• Does MySQL-python support nextset() when plain execute() is called ? or is callproc() required ? Hopefully not since SQLA doesn't use callproc() as of yet.

    • Lots of tests are needed. I'm not sure which DBAPIs support nextset() but assuming its MySQL and MSSQL, tests need to be present which illustrate multiple result sets being fetched for both of those backends. The result sets should have radically different column sets so that the cursor.description re-init is well exercised. This is enough of a feature to support a new module test/sql/test_nextset.py , if its possible to build a test that is generic between multiple backends (not sure if the MySQL case requires building stored procedures to work).

    • of course, the full suite of unit tests needs to pass 100% for MySQL, MSSQL and other nextset()-supporting dialects (and everything else too). Note that the current MSSQL-pyodbc dialect is actually calling cursor.nextset() on an INSERT statement in some cases, as it appends "; select scope_identity()" in some cases to work around a known pyodbc quirk regarding access to the scope_identity() function - so this case must be covered when testing.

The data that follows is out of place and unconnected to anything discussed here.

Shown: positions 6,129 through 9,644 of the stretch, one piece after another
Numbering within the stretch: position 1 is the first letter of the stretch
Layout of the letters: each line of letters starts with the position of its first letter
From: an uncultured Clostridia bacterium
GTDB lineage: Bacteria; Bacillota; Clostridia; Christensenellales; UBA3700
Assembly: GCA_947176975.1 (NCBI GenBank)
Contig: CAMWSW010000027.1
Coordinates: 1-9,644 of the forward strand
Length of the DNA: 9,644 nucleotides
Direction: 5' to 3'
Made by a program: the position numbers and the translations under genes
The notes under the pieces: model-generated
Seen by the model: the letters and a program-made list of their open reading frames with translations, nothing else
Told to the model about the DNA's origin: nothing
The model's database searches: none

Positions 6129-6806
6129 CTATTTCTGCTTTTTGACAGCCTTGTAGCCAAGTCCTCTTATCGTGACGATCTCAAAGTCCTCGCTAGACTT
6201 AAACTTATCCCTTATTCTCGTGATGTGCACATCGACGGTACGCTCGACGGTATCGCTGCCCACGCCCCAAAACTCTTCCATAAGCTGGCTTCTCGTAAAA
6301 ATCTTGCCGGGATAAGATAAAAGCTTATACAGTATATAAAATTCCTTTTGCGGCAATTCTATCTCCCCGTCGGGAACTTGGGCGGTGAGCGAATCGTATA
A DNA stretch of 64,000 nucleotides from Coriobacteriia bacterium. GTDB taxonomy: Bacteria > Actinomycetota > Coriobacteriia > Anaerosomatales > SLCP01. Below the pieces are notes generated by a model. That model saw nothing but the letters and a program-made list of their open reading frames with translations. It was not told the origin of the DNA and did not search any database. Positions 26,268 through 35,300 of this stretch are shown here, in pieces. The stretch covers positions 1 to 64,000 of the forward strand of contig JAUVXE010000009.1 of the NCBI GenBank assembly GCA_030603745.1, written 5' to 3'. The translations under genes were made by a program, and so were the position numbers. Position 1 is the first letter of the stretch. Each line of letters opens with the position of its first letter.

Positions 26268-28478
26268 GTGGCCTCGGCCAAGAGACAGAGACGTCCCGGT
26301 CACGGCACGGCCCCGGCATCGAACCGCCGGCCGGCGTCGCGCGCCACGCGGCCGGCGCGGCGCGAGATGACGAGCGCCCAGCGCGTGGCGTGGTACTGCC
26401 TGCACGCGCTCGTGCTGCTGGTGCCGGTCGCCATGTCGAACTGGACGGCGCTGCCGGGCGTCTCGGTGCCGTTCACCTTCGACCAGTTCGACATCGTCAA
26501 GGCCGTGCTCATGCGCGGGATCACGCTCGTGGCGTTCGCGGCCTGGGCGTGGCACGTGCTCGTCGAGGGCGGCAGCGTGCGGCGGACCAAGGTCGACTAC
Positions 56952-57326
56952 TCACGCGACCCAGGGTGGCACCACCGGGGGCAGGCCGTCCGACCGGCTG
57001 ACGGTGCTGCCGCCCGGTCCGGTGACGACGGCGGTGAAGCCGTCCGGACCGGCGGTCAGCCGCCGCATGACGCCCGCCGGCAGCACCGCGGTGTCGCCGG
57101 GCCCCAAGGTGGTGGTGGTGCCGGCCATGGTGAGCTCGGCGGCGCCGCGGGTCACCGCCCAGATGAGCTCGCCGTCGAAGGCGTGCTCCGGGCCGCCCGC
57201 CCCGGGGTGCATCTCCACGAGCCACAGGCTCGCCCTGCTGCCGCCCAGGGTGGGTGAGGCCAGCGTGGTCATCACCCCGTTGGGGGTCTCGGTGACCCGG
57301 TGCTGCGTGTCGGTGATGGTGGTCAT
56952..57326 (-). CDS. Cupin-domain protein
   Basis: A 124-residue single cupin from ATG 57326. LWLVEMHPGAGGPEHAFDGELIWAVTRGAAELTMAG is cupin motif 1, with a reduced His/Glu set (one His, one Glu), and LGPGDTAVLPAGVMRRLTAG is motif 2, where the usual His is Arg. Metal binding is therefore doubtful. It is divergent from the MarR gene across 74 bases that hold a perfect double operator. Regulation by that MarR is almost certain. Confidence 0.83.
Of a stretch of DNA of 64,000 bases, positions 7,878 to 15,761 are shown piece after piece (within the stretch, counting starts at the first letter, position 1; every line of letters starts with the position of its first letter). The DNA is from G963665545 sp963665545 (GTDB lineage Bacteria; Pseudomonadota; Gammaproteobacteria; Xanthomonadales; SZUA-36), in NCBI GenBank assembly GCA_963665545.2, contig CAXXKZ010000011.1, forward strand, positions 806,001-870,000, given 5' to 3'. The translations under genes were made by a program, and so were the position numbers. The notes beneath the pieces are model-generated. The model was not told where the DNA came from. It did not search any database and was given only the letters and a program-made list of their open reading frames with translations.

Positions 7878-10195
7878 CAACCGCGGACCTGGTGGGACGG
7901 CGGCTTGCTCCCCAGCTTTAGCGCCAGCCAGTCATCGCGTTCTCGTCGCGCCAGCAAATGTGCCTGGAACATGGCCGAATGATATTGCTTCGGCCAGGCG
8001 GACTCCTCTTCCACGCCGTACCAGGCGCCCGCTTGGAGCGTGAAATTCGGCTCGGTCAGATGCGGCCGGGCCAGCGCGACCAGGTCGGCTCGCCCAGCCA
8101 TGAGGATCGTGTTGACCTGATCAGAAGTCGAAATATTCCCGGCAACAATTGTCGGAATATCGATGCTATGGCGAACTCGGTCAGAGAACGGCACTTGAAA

5. Anonymous

    Replying to zzzeek:

    I'll try to get out every point:

    I think this should focus on 0.6 for now since we've made major changes to ResultProxy in 0.6, both in its construction and the degree to which it's used - due to RETURNING support the interaction of ResultProxy is more complicated now. Its possible for an 0.5 backport but 0.6 is really where the major new features are going.

    Okay, sounds sensible, I'll install 0.6 in which case for testing.

    [BR]

    The hasattr(cursor, 'nextset') is needlessly expensive and isn't consistent with the usual method of feature discovery. Dialects that support nextset() should supply a class-level supports_nextset flag, and that's what would be checked here.

    Agreed.

    [BR]

    The additional overhead of calling nextset() should be minimized as much as possible. Need to see if call counts go over the mark in test/aaa_profiling/test_zoomark and test_zoomark_orm.